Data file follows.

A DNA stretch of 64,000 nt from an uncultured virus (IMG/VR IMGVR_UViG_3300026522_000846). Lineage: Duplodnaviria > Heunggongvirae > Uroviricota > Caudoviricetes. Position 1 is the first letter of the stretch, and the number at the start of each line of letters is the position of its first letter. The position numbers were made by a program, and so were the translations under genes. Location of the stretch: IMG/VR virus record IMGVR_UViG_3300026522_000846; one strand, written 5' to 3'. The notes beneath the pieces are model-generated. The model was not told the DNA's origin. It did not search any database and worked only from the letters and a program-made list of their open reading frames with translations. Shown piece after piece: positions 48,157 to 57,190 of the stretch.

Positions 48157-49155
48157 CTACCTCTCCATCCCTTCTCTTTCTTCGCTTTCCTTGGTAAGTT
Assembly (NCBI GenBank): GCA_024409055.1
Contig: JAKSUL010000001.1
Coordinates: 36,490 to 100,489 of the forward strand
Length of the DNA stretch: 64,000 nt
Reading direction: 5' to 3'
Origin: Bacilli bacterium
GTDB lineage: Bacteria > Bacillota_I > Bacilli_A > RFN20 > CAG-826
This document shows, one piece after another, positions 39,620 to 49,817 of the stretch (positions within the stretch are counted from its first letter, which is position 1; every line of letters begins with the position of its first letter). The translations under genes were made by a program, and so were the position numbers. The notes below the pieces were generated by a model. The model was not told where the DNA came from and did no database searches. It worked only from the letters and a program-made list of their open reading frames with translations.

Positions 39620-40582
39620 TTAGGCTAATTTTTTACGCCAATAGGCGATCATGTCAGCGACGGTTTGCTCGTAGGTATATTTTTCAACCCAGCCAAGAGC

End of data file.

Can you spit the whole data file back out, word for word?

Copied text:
A DNA stretch of 64,000 nt from an uncultured virus (IMG/VR IMGVR_UViG_3300026522_000846). Lineage: Duplodnaviria > Heunggongvirae > Uroviricota > Caudoviricetes. Position 1 is the first letter of the stretch, and the number at the start of each line of letters is the position of its first letter. The position numbers were made by a program, and so were the translations under genes. Location of the stretch: IMG/VR virus record IMGVR_UViG_3300026522_000846; one strand, written 5' to 3'. The notes beneath the pieces are model-generated. The model was not told the DNA's origin. It did not search any database and worked only from the letters and a program-made list of their open reading frames with translations. Shown piece after piece: positions 48,157 to 57,190 of the stretch.

Positions 48157-49155
48157 CTACCTCTCCATCCCTTCTCTTTCTTCGCTTTCCTTGGTAAGTT
Assembly (NCBI GenBank): GCA_024409055.1
Contig: JAKSUL010000001.1
Coordinates: 36,490 to 100,489 of the forward strand
Length of the DNA stretch: 64,000 nt
Reading direction: 5' to 3'
Origin: Bacilli bacterium
GTDB lineage: Bacteria > Bacillota_I > Bacilli_A > RFN20 > CAG-826
This document shows, one piece after another, positions 39,620 to 49,817 of the stretch (positions within the stretch are counted from its first letter, which is position 1; every line of letters begins with the position of its first letter). The translations under genes were made by a program, and so were the position numbers. The notes below the pieces were generated by a model. The model was not told where the DNA came from and did no database searches. It worked only from the letters and a program-made list of their open reading frames with translations.

Positions 39620-40582
39620 TTAGGCTAATTTTTTACGCCAATAGGCGATCATGTCAGCGACGGTTTGCTCGTAGGTATATTTTTCAACCCAGCCAAGAGC